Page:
How climate change could make Waukegan’s woes worse

Waukegan is one of Illinois’ oldest and most industrialized cities. But the climate crisis threatens to make an evolving danger worse.

Along the blue waters and sandy beaches of Lake Michigan sits the city of Waukegan, midway between Milwaukee and Chicago. The area was known as a trading post in the 1670s. Later, manufacturing took over. In 2023, Waukegan bears the scars of being an industrial hub.

21-year-old Eddie Flores grew up in Waukegan. He’s part of Clean Power Lake County, an environmental justice organization.

“We’ve seen that Black and Brown folks, lower income, lower socioeconomic status groups have been affected by pollution for a really long time,” said Flores. “This shouldn’t be happening to anyone. No community should have to go through increased health concerns due to manufacturing, due to pollution, etc. Frankly, everyone has a right to clean water, clean air, clean land.”

There are five superfund sites designated by the Environmental Protection Agency. These are former factories and landfills so toxic they must be cleaned up by the federal government and private companies. There are two North Shore Gas superfund sites near downtown.

Photo Credit: Reginald Hardwick

“What you had here was the EPA referred to as non-aqueous liquid dense liquid. Basically, oil and tar pooling up to the surface which is scary to think about,” said Flores.

The Yeoman Creek Landfill is on the city’s northwest side. According to the EPA, it contains liquids with elevated concentrations of metals and ammonia. The area is blocked off by a fence and has many overgrown weeds. It’s also surrounded by apartments.

“It’s literally in people’s backyards. You have the sign right here ‘notice hazardous area, no trespassing.’ But then in other areas, there’s overgrown brush, people can’t see in, they don’t know. In some areas, the fence is compromised so kids can just run around here. They see this huge open field, they want to play around in it,” said Flores.

Asbestos cleanup continues in northeast Waukegan.

Just east of downtown Waukegan, a rusted, old water tower overlooks part of Waukegan Harbor. According to the Department of the Interior, manufacturing plants over decades released a million pounds of chemicals into the harbor’s sediment. The origins of the pollution and why it affects Black and Latino communities go back decades.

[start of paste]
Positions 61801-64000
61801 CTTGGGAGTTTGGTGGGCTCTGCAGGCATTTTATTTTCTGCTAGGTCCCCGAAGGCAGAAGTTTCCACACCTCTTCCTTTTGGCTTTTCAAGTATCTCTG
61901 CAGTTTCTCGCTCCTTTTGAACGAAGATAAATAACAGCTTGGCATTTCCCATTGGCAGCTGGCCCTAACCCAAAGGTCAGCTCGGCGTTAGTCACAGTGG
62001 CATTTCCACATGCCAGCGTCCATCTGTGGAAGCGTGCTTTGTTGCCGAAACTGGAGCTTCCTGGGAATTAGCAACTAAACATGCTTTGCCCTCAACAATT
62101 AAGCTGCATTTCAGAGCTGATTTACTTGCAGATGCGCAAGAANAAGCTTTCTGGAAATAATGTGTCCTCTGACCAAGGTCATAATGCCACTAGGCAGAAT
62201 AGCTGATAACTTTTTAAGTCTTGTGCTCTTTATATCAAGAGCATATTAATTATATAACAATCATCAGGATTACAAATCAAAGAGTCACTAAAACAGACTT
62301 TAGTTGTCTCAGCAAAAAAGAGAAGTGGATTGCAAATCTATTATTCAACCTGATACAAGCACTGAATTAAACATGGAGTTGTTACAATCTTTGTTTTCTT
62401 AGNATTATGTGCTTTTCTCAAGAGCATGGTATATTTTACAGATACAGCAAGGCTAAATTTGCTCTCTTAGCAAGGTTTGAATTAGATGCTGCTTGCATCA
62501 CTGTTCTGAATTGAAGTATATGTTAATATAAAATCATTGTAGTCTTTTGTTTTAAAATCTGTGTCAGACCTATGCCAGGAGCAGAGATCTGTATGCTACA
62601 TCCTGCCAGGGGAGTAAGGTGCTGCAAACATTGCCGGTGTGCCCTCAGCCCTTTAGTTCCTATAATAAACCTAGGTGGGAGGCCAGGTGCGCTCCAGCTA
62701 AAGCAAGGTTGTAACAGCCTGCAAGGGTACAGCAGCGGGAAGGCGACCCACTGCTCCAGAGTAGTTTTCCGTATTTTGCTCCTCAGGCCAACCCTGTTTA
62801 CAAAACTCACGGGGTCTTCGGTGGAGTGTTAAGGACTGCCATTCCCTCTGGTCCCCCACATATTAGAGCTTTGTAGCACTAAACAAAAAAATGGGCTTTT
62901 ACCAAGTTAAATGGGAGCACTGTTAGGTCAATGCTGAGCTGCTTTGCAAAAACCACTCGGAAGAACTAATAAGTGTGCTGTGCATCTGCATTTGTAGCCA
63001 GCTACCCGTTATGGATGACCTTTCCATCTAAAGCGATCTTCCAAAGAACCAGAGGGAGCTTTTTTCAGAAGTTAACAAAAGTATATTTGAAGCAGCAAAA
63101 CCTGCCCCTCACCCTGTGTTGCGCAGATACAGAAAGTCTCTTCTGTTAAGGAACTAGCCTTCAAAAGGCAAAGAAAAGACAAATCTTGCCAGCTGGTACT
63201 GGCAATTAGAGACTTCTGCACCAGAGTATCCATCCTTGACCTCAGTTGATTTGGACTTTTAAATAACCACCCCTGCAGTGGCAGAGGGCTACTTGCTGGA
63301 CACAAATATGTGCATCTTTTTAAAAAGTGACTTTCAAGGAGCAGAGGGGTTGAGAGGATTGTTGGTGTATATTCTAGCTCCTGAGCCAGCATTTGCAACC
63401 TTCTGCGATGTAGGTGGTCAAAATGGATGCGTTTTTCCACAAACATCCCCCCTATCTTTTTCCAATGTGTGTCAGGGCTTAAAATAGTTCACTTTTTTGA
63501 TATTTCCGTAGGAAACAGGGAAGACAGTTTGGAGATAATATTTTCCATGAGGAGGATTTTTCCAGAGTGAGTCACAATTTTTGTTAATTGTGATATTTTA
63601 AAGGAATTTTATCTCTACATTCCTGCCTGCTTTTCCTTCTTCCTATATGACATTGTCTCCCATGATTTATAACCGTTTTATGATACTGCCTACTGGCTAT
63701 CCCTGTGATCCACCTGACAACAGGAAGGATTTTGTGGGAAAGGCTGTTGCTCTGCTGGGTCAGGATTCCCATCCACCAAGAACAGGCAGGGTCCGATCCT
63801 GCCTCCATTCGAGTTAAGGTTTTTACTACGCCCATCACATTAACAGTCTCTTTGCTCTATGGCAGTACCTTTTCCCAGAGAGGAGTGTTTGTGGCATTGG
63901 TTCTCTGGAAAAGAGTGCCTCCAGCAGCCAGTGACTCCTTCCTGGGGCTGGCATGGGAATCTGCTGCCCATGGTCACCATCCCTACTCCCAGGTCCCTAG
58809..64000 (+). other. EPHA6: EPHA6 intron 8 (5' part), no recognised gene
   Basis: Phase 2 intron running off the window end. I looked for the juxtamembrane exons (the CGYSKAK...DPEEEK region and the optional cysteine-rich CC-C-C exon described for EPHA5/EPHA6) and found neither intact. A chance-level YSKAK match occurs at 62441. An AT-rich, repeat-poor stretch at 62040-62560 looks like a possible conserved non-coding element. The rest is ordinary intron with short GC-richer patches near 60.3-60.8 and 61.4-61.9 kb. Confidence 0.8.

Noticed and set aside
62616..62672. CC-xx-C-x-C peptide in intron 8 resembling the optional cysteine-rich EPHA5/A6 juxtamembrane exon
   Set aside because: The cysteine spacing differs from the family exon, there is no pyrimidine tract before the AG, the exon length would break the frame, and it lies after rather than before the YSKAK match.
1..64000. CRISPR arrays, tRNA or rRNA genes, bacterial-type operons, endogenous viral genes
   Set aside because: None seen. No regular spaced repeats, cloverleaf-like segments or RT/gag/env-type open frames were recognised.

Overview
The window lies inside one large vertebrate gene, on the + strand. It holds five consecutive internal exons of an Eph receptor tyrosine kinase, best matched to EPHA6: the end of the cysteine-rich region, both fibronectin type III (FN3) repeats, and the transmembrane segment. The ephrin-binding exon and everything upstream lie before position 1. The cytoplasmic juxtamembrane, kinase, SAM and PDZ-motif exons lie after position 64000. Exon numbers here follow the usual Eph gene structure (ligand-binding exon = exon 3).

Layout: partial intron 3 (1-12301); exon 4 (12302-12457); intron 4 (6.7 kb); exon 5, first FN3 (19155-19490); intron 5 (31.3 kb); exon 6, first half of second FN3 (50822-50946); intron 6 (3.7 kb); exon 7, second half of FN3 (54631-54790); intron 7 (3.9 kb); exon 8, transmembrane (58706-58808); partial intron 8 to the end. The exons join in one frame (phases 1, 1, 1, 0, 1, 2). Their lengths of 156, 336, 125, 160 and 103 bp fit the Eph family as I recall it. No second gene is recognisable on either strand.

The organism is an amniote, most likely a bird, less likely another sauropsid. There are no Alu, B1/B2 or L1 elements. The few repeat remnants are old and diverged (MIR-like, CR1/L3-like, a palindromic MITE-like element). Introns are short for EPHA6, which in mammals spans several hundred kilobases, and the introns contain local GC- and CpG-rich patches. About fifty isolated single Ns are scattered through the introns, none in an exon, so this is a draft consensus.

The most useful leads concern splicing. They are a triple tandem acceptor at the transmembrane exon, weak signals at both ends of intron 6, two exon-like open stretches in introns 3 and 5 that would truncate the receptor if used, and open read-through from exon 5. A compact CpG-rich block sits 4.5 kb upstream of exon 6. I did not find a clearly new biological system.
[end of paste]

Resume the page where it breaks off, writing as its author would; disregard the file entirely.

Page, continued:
Brian McCormack teaches environmental studies at Lake Forest College. He says after the 1940’s, as manufacturing changed, so did the population.

“The superfund sites that are all around us… the worst of the worst of toxic waste sites, things like asbestos, PCBs, known carcinogens. All those things were a product of industrial development in the post World-War Two era,” said McCormack, Ph.D.

“In the decades after that industrial production in the 40’s and 50’s, you start to have white flight. It happens in Chicago. It happens in Waukegan as well. The [white] working classes… tend to move out of city center type areas closer to industrial production. And in their place, you tend to have communities of color take up those residences in close proximity to hazardous sites of industrial production,” said McCormack.

According to the US census, nearly half of Waukegan’s 87,000 residents are Latino. Nearly 20 percent are Black.

Many leaders are trying to educate those communities about a sixth location that is not a superfund site but causing plenty of concern. For decades, the Waukegan Generating Station burned coal along the shores of Lake Michigan. It closed in 2022.